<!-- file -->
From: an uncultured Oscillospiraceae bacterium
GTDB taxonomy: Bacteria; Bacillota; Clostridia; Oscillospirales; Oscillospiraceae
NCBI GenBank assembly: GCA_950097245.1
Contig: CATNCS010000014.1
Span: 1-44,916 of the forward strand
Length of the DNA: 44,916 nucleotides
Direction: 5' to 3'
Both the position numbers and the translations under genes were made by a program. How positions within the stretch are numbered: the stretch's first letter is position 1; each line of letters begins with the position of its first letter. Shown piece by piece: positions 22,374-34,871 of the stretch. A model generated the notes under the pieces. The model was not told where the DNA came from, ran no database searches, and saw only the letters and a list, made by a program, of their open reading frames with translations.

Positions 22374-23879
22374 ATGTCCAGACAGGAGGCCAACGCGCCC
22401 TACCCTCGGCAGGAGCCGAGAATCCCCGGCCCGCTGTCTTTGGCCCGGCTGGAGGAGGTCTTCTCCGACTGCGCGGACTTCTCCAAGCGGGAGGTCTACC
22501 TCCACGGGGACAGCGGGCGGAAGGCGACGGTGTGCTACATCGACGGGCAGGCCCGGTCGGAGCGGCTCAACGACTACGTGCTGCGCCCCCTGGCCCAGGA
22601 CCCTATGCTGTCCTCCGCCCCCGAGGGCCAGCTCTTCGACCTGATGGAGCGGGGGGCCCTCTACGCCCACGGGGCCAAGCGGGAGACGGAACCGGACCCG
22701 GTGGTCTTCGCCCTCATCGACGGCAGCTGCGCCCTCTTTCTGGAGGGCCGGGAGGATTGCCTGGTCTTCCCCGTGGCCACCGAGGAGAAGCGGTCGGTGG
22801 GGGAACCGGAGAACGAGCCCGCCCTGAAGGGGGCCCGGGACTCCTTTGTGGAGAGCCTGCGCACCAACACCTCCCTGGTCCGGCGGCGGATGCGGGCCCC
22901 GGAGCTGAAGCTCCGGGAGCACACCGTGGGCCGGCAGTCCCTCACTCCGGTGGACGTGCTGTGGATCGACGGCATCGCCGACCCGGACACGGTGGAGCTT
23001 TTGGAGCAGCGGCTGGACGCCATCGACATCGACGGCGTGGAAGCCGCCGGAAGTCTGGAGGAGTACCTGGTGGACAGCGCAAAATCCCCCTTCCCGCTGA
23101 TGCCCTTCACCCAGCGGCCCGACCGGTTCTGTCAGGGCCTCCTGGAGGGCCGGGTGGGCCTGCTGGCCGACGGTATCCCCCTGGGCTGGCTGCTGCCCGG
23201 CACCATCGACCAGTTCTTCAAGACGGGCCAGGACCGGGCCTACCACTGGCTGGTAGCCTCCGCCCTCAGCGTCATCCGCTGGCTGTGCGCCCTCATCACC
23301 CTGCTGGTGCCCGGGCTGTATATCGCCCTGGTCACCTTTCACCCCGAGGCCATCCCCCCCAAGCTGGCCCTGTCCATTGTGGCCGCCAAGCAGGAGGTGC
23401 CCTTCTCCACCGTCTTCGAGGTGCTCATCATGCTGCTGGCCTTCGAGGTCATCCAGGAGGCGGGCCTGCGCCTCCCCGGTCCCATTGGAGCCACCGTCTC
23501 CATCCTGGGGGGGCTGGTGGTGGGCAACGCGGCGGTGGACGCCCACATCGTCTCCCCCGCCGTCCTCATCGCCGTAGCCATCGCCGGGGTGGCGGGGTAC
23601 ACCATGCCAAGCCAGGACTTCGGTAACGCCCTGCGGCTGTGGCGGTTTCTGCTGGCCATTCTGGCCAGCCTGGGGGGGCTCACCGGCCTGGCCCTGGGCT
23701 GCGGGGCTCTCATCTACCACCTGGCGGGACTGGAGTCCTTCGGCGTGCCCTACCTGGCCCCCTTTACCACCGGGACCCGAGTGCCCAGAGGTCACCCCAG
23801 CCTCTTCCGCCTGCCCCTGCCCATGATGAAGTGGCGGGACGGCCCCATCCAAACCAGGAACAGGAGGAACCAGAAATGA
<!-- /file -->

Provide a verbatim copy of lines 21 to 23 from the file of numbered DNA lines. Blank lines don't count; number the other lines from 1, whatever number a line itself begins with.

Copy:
23401 CCTTCTCCACCGTCTTCGAGGTGCTCATCATGCTGCTGGCCTTCGAGGTCATCCAGGAGGCGGGCCTGCGCCTCCCCGGTCCCATTGGAGCCACCGTCTC
23501 CATCCTGGGGGGGCTGGTGGTGGGCAACGCGGCGGTGGACGCCCACATCGTCTCCCCCGCCGTCCTCATCGCCGTAGCCATCGCCGGGGTGGCGGGGTAC
23601 ACCATGCCAAGCCAGGACTTCGGTAACGCCCTGCGGCTGTGGCGGTTTCTGCTGGCCATTCTGGCCAGCCTGGGGGGGCTCACCGGCCTGGCCCTGGGCT